"Our constituency offices have been swamped," said Saskatoon Centre NDP MLA David Forbes, who is also the provincial Opposition's Critic responsible for Housing, Diversity, Equality and Human Rights. "In many ways the stories that we're hearing— and 2,700 people are receiving this— all have their own personal stories about how this extra living benefit really is an essential living benefit."

Peter Gilmer, of the Regina Anti-Poverty Ministry added that governments have three main options to make sure people are able to find housing, including: rent control, social housing and ensuring those who are unable to pay rental rates are allowed enough income to do so.
A sign attached to the podium at the rally addresses a challenge to the premier. (Tory Gillis/CBC)

"Rent controls are not on the agenda, expansion of social housing is not on the agenda, in fact it's being cut. So what do we have left?" he asked, adding that many people receiving SAID money are still 'well short' of covering rent.

"When governments have a tight financial time because of their own mismanagement where do they look first? They look to the most vulnerable people. And to be talking about cutting from the most vulnerable people and calling it about equity and fairness is just the most awful use of language I can imagine. Shameful."

Delay 'not enough': Gilmer

Earlier this week, the Ministry of Social Services said it is revising its timeline on the cuts. Initially it planned on having SAID benefits reduced by Oct. 1, but said workers will talk to each person affected by the changes before they receive reductions to their social assistance money.

Gilmer said to the crowd Friday that a delay doesn't solve the issue. 

"We do know there's a delay but that's not enough. We will continue to fight until there's cancellation," he said. 

Province takes matter seriously, says premier

Speaking from a Saskatchewan Party caucus retreat in Waskesiu, Premier Wall responded to further questions about the concerns over the looming Social Services benefit cuts. Asked about the housing market reference, Wall cited higher vacancy rates including in Saskatchewan government housing.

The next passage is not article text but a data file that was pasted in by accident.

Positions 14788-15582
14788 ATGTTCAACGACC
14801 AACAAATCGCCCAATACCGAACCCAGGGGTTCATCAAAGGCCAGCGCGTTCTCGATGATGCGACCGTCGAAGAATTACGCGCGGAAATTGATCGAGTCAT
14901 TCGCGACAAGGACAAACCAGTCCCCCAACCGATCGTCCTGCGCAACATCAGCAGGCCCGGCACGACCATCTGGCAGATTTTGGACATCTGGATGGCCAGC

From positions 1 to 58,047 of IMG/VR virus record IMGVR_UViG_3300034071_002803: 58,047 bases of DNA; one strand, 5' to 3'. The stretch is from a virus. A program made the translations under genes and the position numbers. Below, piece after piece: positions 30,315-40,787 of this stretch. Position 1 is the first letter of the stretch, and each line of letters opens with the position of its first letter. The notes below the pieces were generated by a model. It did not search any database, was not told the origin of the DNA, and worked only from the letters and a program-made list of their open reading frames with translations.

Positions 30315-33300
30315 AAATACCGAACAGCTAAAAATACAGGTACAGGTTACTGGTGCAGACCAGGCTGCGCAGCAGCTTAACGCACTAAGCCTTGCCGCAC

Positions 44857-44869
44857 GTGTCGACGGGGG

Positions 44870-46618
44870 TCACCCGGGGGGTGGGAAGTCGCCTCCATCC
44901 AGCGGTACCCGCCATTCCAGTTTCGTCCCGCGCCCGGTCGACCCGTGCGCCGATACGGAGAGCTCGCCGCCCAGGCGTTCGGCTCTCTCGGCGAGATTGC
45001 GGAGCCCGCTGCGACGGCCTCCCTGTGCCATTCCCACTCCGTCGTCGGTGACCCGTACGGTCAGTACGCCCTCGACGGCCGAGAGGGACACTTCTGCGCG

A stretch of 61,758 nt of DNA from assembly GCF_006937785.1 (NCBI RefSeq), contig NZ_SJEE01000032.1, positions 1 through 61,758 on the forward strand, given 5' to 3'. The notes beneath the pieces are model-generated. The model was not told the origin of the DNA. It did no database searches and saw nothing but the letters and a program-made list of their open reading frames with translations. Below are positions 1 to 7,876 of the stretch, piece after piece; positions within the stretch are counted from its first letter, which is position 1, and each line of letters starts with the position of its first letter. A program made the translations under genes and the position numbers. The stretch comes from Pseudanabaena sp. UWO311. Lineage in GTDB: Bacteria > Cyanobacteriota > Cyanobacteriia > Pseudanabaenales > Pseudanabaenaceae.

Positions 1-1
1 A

"I want to be very clear. There has been no government in recent history in the province that has provided more supports to vulnerable people than our government," he said, adding that the Saskatchewan Party brought in SAID.

"We take the matter of making sure we're helping the people we need to help very seriously."
Premier Brad Wall responded to reporters' questions about the social services benefit cuts in Waskesiu Friday. (CBC)

Wall added that the government will give itself and people receiving assistance more time to deal with the changes, and that he doesn't want to see any 'unintended consequences' for people who need the support of the government, and it also wants to make sure there is no 'duplication' of support among multiple programs. 

"There might be some unintended consequences, some people who, we need to meet with to make sure that those who need the help are not worse off as a result of this," he said. "And if there are extenuating circumstances, we're going to deal with those as well so people have the support they need."

ABOUT THE AUTHOR

Tory Gillis

Journalist

Tory Gillis began work as a journalist with CBC Saskatchewan in 2012. You can hear her deliver the afternoon news on weekdays on CBC Radio One in Saskatchewan. She has also worked as a reporter, and as an associate producer on CBC Saskatchewan's radio shows, The Morning Edition, Bluesky and The Afternoon Edition.